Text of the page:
It’s a well-known fact that soft drinks are addictive and can be harmful when consumed in excessive amounts. Yet what exactly makes them so addictive, especially for young kids whose teeth are still developing? Neuroscientists have concluded that the sugar, caffeine and carbonation of soft drinks are designed to deliver intense and addictive experiences that leave you wanting more. This blog post offers more information about the elements that make soft drinks so addictive.
Soft drinks contain large quantities of sugar which, when consumed, causes a ‘rush’ that is extremely addictive and leads to even bigger cravings. The reward centres of the brain are activated, releasing dopamine and other hormones to create a feeling of euphoria.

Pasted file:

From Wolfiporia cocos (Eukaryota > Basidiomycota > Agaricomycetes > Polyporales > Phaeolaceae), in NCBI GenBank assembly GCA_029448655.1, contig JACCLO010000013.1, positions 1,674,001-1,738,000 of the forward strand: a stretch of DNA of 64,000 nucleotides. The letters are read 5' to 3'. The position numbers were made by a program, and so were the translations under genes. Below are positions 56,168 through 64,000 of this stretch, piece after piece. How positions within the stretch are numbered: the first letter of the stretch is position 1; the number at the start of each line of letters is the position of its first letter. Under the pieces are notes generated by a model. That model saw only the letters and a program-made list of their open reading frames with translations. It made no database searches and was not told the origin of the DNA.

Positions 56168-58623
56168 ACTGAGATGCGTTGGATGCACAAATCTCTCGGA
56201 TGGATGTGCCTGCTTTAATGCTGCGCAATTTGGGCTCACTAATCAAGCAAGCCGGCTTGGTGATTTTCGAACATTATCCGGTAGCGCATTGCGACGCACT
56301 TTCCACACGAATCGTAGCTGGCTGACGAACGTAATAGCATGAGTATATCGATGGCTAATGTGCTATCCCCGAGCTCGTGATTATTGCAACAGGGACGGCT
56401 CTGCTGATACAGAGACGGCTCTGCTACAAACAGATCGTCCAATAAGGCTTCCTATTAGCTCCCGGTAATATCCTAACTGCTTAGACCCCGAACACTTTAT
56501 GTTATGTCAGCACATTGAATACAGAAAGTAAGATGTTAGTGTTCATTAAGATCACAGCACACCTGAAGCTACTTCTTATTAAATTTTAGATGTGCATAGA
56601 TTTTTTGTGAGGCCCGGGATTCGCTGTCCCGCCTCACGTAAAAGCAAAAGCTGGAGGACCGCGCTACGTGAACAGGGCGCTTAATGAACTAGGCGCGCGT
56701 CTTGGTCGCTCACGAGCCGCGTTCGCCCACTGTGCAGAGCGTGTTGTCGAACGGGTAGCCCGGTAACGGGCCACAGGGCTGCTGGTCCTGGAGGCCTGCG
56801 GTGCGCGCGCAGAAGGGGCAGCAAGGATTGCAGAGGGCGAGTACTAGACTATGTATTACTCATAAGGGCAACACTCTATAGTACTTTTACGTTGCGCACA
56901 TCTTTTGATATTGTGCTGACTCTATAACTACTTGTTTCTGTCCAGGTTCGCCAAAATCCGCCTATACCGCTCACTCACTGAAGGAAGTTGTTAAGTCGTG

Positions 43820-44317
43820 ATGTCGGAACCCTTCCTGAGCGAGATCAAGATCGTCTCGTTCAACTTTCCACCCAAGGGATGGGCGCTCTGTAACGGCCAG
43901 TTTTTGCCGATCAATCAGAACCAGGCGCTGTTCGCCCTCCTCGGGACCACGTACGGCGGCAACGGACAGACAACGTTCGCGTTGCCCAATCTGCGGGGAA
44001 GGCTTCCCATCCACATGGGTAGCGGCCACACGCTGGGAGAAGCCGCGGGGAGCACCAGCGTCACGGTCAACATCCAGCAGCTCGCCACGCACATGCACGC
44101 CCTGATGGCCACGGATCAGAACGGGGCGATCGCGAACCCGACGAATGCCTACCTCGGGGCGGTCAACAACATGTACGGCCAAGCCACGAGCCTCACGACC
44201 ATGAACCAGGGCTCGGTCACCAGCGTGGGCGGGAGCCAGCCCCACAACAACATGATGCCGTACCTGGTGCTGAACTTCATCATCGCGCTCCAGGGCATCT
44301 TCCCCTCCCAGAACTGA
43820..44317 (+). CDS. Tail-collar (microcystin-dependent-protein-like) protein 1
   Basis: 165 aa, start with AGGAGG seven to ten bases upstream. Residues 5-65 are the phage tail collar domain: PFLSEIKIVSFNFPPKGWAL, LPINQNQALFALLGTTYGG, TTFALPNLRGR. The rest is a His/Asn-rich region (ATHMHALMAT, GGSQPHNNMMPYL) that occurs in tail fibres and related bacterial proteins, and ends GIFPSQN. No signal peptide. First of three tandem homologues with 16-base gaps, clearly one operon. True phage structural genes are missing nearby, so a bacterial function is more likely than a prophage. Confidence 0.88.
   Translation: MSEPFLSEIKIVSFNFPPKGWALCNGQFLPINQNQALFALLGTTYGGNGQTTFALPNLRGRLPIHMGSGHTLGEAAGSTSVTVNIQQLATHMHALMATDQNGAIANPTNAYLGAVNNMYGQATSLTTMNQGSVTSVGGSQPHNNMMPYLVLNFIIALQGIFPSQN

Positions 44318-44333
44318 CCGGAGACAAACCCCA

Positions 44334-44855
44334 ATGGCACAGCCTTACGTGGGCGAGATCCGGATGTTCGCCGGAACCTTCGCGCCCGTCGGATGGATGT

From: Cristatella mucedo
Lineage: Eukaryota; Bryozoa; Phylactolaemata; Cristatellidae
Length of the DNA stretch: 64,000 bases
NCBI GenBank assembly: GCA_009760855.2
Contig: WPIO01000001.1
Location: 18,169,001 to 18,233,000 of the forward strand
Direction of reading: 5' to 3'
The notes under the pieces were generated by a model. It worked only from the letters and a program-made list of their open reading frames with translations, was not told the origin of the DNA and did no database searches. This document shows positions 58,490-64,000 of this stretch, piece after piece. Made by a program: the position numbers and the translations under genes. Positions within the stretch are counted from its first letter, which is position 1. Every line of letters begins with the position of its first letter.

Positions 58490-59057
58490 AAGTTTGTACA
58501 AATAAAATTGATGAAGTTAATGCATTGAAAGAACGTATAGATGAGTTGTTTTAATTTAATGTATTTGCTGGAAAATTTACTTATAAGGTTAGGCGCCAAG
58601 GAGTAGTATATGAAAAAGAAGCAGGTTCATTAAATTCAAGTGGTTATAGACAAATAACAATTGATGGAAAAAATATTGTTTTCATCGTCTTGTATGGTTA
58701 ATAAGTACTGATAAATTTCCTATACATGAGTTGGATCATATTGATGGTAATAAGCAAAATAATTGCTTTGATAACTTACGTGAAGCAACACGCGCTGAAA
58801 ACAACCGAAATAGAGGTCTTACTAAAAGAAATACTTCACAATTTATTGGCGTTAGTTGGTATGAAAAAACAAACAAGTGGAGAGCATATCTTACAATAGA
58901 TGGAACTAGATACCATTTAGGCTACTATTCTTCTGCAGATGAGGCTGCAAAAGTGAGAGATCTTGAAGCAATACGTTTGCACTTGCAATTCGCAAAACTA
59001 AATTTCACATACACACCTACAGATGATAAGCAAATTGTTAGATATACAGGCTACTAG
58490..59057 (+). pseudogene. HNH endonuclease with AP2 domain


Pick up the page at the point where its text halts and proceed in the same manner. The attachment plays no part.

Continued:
Not all soft drinks contain caffeine, but those that do are even more addictive. Caffeine is a stimulant that not only increases alertness, but also activates the reward centres of the brain like sugar. When consumed alongside sugar regularly, people can develop an unhealthy dependence on them to function, and experience serious withdrawal effects such as headaches or tiredness if deprived.
The fizz of soft drinks adds an element of acidity that causes an intense sensation, intensifying the euphoric feeling people experience when they drink them. The carbonation has the added effect of blunting the sweetness just enough to increase cravings and leave you wanting more.
People develop strong associations and emotional connections with the ritual of drinking soft drink. The simple act of opening a can and hearing the pop can be highly suggestible, creating feelings of desire and enticing people to drink them.